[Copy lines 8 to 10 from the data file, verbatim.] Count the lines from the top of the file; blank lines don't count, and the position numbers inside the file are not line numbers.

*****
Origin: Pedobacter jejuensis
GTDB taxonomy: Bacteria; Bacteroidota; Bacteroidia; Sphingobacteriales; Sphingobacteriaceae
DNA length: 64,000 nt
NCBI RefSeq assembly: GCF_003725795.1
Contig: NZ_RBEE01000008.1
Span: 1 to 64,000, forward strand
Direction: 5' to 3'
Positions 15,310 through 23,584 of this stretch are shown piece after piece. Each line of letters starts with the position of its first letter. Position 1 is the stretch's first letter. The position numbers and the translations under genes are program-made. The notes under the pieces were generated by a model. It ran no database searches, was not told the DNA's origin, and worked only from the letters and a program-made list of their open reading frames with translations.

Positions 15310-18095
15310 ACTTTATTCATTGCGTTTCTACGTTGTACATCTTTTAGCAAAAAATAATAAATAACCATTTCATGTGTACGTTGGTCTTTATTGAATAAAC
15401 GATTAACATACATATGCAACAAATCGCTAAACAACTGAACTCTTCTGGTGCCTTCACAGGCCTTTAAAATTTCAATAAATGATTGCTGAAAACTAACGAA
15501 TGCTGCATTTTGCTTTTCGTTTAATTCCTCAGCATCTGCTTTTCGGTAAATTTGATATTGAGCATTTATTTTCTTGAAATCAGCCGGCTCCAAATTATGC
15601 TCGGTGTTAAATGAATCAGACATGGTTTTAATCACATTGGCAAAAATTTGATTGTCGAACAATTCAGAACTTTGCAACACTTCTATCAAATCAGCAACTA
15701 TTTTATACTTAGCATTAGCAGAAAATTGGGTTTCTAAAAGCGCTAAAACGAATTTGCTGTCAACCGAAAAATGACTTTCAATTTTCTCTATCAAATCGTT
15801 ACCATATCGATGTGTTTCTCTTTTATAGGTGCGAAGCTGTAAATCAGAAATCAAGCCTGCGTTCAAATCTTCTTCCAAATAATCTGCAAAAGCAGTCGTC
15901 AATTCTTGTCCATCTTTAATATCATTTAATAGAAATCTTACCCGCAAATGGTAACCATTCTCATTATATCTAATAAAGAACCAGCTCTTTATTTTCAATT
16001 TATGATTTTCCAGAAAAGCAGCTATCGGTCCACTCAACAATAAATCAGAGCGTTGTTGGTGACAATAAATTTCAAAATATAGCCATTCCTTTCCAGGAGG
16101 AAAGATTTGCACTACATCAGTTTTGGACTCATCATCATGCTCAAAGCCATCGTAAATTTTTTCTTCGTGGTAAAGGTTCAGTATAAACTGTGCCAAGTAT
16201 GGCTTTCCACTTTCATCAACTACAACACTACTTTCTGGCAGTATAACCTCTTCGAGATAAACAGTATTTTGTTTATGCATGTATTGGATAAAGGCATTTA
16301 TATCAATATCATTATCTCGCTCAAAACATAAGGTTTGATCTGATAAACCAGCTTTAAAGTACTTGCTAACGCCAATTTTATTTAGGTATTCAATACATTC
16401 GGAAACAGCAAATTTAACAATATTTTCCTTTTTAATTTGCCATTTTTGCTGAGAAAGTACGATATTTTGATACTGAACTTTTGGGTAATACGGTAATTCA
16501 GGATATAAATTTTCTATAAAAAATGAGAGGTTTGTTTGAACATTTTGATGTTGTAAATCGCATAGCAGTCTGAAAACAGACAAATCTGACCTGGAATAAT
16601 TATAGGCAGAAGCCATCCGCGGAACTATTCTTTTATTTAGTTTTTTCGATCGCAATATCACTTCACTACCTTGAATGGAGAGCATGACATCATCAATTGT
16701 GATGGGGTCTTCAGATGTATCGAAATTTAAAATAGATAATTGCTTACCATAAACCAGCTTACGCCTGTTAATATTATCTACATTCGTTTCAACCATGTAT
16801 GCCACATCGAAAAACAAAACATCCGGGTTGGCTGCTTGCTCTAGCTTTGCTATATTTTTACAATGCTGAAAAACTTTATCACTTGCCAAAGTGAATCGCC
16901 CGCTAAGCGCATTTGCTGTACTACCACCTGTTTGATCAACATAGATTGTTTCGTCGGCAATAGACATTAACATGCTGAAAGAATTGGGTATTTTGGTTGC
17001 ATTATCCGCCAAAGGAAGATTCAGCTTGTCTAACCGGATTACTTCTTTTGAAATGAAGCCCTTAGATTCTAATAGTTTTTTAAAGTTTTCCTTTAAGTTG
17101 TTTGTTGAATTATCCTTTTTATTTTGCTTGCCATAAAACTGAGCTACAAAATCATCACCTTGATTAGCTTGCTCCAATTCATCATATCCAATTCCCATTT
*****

Positions 15,310 through 23,584 of this stretch are shown piece after piece. Each line of letters starts with the position of its first letter. Position 1 is the stretch's first letter. The position numbers and the translations under genes are program-made. The notes under the pieces were generated by a model. It ran no database searches, was not told the DNA's origin, and worked only from the letters and a program-made list of their open reading frames with translations.

Positions 15310-18095
15310 ACTTTATTCATTGCGTTTCTACGTTGTACATCTTTTAGCAAAAAATAATAAATAACCATTTCATGTGTACGTTGGTCTTTATTGAATAAAC